House Members Join Conservation Groups Against Cutting Farm Bill Conservation

Group wants to use conservation to assist rural America while reforming current Farm Bill programs.

Several members of the House of Representatives joined with the Environmental Working Group and other conservation organizations Thursday to discuss the proposed permanent agricultural disaster assistance program in the Farm Bill. According to the group, funding for this program would eliminate about $1 billion from the conservation title of the bill, a move that is unacceptable to them.

"These are programs that go out and assist farmers large and small in every region of the country," says Representative Ron Kind, D-Wis. "It is non-market and non-trade distorting. Today three out of every four farmers applying for conservation funding assistance in this country are turned away because of the inadequacy of funds. These programs are important because they stay with farmers, they stay in rural America, they affect the quality water supplies we have and provide crucial wildlife protection too."

Kind says that many in Congress are trying to introduce some new ideas and reforms of Farm Bill programs that are more reflective of the market today, while providing funding for conservation programs.

"We need a Farm Bill and we need it soon," Kind says. "We've got planting season about to start, our farmers need some predictability; they need to know what's coming up in this planting season. But we also need a good bill, one that reflects the goals and wishes of many of us here and throughout the country to be able to support our family farmers when they need it, but one that also justifiable to the American taxpayer."

Representative Earl Blumenauer, D-Ore., says that conservation payments are part of a revenue stream to rural America, and the this Farm Bill is the most important environmental bill that will ever be considered, and structured right will be the best opportunity to improve water quality and water quantity.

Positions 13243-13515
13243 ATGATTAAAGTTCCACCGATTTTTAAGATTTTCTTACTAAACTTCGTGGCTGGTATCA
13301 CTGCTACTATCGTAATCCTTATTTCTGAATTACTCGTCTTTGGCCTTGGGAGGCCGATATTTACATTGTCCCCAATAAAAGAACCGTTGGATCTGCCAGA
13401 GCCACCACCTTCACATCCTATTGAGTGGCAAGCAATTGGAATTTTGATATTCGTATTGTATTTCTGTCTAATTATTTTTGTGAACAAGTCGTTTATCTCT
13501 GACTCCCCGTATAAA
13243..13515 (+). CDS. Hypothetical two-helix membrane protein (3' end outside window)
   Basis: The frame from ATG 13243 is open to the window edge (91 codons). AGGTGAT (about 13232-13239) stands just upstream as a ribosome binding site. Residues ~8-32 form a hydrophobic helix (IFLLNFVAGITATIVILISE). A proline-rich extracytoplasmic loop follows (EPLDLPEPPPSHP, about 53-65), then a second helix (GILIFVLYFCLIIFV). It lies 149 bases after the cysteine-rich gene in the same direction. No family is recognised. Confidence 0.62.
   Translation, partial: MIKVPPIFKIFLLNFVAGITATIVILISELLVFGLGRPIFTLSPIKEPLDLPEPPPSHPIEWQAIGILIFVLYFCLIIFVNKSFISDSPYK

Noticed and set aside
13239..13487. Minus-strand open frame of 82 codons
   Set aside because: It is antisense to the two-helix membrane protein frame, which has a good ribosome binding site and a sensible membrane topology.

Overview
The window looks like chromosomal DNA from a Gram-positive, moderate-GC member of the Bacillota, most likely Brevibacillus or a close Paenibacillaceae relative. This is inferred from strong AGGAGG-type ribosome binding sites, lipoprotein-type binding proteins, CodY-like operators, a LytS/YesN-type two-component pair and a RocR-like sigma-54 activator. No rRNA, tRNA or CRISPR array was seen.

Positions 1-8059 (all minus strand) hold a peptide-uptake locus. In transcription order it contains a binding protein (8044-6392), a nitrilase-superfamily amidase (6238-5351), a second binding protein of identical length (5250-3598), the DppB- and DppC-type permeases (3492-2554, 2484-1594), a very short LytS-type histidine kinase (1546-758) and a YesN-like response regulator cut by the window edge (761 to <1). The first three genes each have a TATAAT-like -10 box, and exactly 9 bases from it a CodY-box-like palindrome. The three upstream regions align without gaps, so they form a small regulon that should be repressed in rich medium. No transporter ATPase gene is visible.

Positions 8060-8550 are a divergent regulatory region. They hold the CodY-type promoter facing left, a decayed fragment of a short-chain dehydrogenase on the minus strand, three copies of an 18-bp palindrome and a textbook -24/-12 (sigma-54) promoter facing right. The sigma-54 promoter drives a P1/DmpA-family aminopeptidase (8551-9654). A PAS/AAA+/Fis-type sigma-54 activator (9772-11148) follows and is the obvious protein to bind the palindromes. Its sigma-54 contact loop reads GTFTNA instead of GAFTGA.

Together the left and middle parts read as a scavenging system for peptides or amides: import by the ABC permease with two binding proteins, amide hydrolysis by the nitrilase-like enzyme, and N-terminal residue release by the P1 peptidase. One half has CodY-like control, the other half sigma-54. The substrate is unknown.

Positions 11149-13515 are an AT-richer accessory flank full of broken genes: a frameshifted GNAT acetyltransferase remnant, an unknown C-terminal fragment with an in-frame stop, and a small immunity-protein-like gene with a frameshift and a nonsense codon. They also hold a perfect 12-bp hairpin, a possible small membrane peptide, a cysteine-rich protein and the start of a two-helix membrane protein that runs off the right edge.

"It's an opportunity for us to deal with the broad range of people in rural America who actually need and deserve support from the Federal government," Blumenauer says. "Not the largest commodity producers, the top 10% or 15% in a few states that need help the least."

Direct payment programs are a target of the proposed reform measures being put forward as changes that can offset the spending in the bill. Kind says in these times of record prices it's hard to justify increased subsidy and direct payments in their current form.

"It's about producing the right Farm Bill for the right time," Kind says. "We can produce a Farm Bill that still maintains a viable safety net for family farmers in case things turn bad on them. But let's give help to family farmers when they need it, let's not when they don't. That's the whole concept behind the reform effort."

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